Last week, Juice Analytics participated in the Health 2.0 Atlanta panel, a co-hosted event by the Data Science and BI Society of Atlanta and Health 2.0 Atlanta. The focus was on analytics and healthcare and it was a great event. There was so much interest, they had to move the event to a larger venue! That tells me two things - (1) people want to get more out of their data and (2) Healthcare is behind and they really want to catch up. Two of my favorite “tweetables” of the night, said by Jason Williams, VP of Analytics and Strategy at McKesson, backed up those assumptions.

Getting more out of your data

The first “tweetable”  was something we see at Juice all the time: “Nobody wants analytics, people want answers.” This relates back to people wanting more out of their data. Right now many people simply have data - and that’s it. But people want more than just a bunch of charts and numbers on a screen, they want insight. They want to be told where the problem is and given insight into how to fix it. If you’re simply delivering data either in a spreadsheet or just a series of charts, you’ve missed the mark. And for the record, this problem isn’t specific to healthcare. It’s all over.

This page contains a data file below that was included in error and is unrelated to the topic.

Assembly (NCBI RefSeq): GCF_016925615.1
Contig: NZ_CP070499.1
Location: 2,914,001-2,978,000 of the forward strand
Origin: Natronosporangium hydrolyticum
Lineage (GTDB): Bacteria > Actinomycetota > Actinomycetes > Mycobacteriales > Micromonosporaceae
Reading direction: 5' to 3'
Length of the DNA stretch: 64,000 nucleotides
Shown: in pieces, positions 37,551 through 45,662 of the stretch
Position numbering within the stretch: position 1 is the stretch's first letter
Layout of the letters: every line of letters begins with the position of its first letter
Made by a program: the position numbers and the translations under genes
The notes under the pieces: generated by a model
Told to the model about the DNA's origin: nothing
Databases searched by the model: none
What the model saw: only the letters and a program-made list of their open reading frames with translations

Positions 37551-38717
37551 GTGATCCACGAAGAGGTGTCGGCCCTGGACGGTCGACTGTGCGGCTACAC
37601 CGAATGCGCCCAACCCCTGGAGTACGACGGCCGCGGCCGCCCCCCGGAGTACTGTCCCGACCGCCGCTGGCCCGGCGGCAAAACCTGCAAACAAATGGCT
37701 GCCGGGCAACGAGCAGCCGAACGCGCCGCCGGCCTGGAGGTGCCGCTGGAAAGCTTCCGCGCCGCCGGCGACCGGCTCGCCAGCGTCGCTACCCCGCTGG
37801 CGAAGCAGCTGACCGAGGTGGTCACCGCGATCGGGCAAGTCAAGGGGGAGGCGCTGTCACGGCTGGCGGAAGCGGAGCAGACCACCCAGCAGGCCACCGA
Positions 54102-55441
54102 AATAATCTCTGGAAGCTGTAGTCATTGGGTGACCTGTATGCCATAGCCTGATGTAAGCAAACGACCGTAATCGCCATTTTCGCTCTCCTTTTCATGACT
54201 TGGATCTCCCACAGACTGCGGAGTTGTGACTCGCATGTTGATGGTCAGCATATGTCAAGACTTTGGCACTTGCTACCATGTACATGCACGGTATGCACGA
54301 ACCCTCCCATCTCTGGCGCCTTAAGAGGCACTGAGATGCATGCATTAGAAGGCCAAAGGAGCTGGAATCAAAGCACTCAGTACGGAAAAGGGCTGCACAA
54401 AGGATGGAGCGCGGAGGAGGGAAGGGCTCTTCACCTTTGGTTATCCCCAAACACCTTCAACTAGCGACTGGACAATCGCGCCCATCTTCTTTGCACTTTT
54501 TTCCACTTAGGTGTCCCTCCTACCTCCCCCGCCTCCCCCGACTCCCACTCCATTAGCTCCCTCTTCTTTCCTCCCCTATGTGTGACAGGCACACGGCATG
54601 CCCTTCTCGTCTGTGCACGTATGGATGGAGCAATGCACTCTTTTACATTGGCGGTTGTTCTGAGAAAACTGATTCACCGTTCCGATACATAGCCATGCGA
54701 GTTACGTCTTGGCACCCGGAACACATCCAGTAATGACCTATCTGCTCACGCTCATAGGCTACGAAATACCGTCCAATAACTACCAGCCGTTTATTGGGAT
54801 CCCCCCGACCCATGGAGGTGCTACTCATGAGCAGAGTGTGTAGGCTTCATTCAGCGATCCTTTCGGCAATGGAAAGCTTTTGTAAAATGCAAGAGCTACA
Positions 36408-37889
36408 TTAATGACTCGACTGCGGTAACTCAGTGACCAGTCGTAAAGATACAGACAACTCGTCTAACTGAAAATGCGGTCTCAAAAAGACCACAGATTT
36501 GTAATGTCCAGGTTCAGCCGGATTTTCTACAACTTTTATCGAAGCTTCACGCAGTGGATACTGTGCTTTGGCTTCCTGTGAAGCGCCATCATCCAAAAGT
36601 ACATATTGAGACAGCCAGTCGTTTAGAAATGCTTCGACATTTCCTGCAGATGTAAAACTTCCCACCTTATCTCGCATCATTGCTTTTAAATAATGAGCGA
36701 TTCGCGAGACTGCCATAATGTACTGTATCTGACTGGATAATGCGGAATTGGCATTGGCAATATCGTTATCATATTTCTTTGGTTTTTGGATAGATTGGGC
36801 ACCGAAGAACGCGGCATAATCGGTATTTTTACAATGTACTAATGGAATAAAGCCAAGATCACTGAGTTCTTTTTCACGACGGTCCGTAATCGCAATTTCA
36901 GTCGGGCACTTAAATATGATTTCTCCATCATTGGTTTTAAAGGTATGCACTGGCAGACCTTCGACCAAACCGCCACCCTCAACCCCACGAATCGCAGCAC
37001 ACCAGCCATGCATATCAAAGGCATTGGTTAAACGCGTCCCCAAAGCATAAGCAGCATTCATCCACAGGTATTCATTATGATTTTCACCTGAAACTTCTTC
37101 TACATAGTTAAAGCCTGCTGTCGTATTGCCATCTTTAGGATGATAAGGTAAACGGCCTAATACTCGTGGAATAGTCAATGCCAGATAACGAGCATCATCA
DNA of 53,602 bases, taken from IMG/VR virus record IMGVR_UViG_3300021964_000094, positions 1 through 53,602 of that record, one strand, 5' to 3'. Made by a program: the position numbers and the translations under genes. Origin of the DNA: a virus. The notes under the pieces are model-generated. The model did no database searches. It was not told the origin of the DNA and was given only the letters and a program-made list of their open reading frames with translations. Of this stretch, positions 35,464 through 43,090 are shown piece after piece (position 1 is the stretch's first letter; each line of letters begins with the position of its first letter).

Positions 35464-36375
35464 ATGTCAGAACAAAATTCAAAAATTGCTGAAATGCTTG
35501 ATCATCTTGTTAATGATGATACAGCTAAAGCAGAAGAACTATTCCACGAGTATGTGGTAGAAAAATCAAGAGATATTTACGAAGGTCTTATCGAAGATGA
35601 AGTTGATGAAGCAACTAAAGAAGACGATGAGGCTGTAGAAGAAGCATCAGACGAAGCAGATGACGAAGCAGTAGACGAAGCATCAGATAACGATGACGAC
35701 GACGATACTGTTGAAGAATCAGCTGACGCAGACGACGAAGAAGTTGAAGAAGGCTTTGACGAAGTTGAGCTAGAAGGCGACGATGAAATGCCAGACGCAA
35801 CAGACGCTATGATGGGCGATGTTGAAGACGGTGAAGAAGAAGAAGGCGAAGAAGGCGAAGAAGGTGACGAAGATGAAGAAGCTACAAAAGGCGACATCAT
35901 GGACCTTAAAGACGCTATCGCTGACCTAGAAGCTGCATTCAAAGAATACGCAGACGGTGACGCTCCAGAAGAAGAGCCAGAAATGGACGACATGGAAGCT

Catching up in Healthcare and the path forward